As the balloon bursts in Brazil and the party is over a lot of companies will be hit.
The corruption scandal ripping through the Brazilian oil & gas industry is the culmination of several years of what has been an industry rollercoaster, with Petrobras at the controls.
Investors in the industry might have taken the embarrassing bankruptcy of Batista’s OGX in 2013 as a sign that Brazil’s promised oil El Dorado was not all it seemed.
However, with promise of giant pre-salt fields and climbing capex programmes, the industry warmed to, if not fell in love with Brazil. It was seen as a place to make big money.
For a number of years now when someone tells me they have a service operation in Brazil, I always ask the same question – how much return are you making?
The answer is universally the same. Nothing.
Not surprising really when you have under developed infrastructure and processes, corruption, aggressive fiscal and local content policies, eye watering cost base and one client.
My advice over the years has always been don’t invest.
Your cost base will increase and your pricing will decline. Let others become the busy fools and go after smaller, more profitable markets.
Not all listened.
Why didn’t they listen?
The answer is SIZE. Brazil was to be the largest, most significant single market for offshore drilling, floating production and associated capital investments ever.
The activity levels and value of orders was enormous . . . even staggering. Tens of drilling rigs, tens of floating production systems, hundreds of offshore service vessels.
The shopping list was gargantuan and, at least until about three years ago, Petrobras talked up the opportunity wherever its top bosses travelled. They were the darling of oil & gas journalists who lapped up the staggering numbers.
And then the balloon burst.
The recent announcement of a further 41% of cuts to spending from Petrobras will now mean that “next year” will never happen. The party is over and a lot of companies will be hit, not least in Aberdeen.
On Monday, June 29, Petrobras slashed its five-year spending plan from $221billion to $130billion, while increasing planned divestures by 10% to $15.1billion.
Production estimates have been downsized by nearly 30%, with Petrobras now targeting 3.7million barrels oil equivalent per day in 2020.
For the E&P market, however, the relative funding cut is smaller, with 84% of the revised budget assigned to E&P and $64.4billion allocated to pre-salt production systems. These cuts are severe. The prior surge in Brazil’s deepwater activity was a key driver of both the global subsea hardware and floating production markets.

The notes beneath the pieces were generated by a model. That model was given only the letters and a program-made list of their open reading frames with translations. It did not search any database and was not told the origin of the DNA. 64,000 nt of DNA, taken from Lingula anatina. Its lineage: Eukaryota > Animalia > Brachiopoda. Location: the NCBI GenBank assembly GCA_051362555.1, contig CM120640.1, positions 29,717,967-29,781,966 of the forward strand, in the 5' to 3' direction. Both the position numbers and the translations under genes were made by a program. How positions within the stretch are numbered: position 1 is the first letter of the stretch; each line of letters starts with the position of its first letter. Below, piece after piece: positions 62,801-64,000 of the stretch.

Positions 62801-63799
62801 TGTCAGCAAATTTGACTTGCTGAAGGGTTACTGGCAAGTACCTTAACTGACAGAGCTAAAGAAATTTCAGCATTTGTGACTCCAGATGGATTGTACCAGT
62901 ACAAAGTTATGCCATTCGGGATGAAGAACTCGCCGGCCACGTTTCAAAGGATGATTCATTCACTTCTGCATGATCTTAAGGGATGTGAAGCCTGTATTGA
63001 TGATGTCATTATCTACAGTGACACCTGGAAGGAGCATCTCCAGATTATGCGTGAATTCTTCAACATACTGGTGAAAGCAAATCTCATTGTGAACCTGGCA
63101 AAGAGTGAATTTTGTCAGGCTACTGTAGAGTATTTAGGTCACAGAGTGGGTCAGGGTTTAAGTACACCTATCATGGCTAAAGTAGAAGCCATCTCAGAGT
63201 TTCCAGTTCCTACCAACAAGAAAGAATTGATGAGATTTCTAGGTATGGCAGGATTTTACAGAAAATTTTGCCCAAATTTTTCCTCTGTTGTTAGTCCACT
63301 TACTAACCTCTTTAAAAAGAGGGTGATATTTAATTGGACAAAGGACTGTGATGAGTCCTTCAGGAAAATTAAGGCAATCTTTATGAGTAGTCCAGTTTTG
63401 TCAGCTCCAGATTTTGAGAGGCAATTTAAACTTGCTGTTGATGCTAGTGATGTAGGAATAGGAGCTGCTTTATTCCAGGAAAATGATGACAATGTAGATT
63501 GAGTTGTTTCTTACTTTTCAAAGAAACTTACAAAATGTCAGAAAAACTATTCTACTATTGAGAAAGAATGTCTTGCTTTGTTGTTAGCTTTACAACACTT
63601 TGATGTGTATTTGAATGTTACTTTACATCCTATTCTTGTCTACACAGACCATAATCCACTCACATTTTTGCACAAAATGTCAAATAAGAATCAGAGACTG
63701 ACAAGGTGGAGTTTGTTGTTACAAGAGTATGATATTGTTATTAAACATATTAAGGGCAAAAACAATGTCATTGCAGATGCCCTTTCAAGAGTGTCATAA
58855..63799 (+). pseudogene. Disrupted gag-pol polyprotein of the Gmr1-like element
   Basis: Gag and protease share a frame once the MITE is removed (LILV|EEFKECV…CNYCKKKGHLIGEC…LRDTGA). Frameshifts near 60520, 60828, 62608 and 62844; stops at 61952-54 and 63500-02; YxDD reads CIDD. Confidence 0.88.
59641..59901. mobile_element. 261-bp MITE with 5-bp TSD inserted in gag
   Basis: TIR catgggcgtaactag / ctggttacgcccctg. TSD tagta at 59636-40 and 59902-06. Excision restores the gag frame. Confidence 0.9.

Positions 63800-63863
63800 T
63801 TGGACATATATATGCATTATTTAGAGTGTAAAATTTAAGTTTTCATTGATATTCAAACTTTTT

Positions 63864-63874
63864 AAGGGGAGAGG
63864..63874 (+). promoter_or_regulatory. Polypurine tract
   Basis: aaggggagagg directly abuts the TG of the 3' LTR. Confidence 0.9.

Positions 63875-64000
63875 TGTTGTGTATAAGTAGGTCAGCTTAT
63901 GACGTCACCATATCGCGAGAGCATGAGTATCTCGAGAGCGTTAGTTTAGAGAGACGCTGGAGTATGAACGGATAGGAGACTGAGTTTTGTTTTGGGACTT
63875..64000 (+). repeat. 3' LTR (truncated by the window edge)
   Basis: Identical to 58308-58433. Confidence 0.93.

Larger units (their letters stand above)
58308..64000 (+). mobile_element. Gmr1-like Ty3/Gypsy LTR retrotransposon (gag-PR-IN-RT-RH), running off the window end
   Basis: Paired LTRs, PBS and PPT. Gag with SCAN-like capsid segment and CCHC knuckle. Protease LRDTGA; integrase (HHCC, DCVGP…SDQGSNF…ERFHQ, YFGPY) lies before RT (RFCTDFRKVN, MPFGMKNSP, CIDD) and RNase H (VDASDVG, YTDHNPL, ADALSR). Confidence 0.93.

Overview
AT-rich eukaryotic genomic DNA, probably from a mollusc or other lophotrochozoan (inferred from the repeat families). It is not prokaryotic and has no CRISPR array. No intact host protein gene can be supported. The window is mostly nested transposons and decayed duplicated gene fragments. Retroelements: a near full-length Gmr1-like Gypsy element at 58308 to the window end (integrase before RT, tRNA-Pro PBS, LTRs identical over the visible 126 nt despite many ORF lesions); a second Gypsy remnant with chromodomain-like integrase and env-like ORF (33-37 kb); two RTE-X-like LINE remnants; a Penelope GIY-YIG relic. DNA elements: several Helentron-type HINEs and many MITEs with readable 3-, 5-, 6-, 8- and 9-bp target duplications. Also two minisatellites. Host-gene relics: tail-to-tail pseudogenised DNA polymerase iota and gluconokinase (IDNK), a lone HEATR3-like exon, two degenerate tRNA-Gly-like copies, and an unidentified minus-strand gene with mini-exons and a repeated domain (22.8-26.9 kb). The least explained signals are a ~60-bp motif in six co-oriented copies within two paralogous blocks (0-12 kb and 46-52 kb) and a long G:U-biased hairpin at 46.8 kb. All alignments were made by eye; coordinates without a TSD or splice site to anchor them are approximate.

Petrobras’ previous plans for drilling and FPS fleet expansion were crucial for global deepwater capex growth in the next five years, with Latin America accounting for 34% of expected growth to 2019.
This is now at risk, with estimates suggesting only half of the 29 Petrobras-contracted FPS may be built; while the updated business plan already represents a 10% drop in Douglas-Westwood’s forecasted subsea tree installations over the next five years.
The further loss of assets and budgeted capital, particularly in deepwater, will sluice throughout the supply chain.
However, the focus on pre-salt exploration and production in the new five-year plan will help maintain some of the supply chain for subsea hardware and vessels, although there will be significant shrinkage in the market and inevitably some losers as a result.
We can expect further cutbacks from the major service providers across Latin America, but it is likely that the subsea equipment providers, offshore logistics providers and offshore rig companies in Brazil will most strongly feel the pinch.
With the oil & gas industry facing its most severe cyclical downturn years, major doubts over the ability of Petrobras and the Brazilian market to deliver its long-awaited promise is a difficult pill for investors to swallow.
However, Petrobras’ divestment outside of Brazil has been ongoing for the last two years and, although negative, new divestment plans should be contextualised before predicting the end of Brazil’s deepwater industry.
It must also be noted that Petrobras’ significant accrued debt is largely related to the expensive services and technology related to pre-salt drilling and could be seen as long-term investment as opposed to capital lost.
Once the brunt of the cuts have hit the industry there may be long-term benefits to Petrobras’ downfall as market pressure and indicated government reforms could open the market to newcomers with a tempered view of Brazil’s potential.
All eyes are on the 13th Brazilian Licensing Round this autumn. The Brazilian market must take measures to regain rapidly diminishing investor confidence in its offshore sector, and make amends for a disastrous 12 months for Petrobras.
As this semi-NOC (the company is partially listed) moves away from its enduring corruption scandal, the ability of Petrobras’ new leadership to provide rattled investors with the confidence they seek will prove key.
Until then, investors would be well-advised to proceed with caution.
Andrew Reid is chief executive of Douglas-Westwood.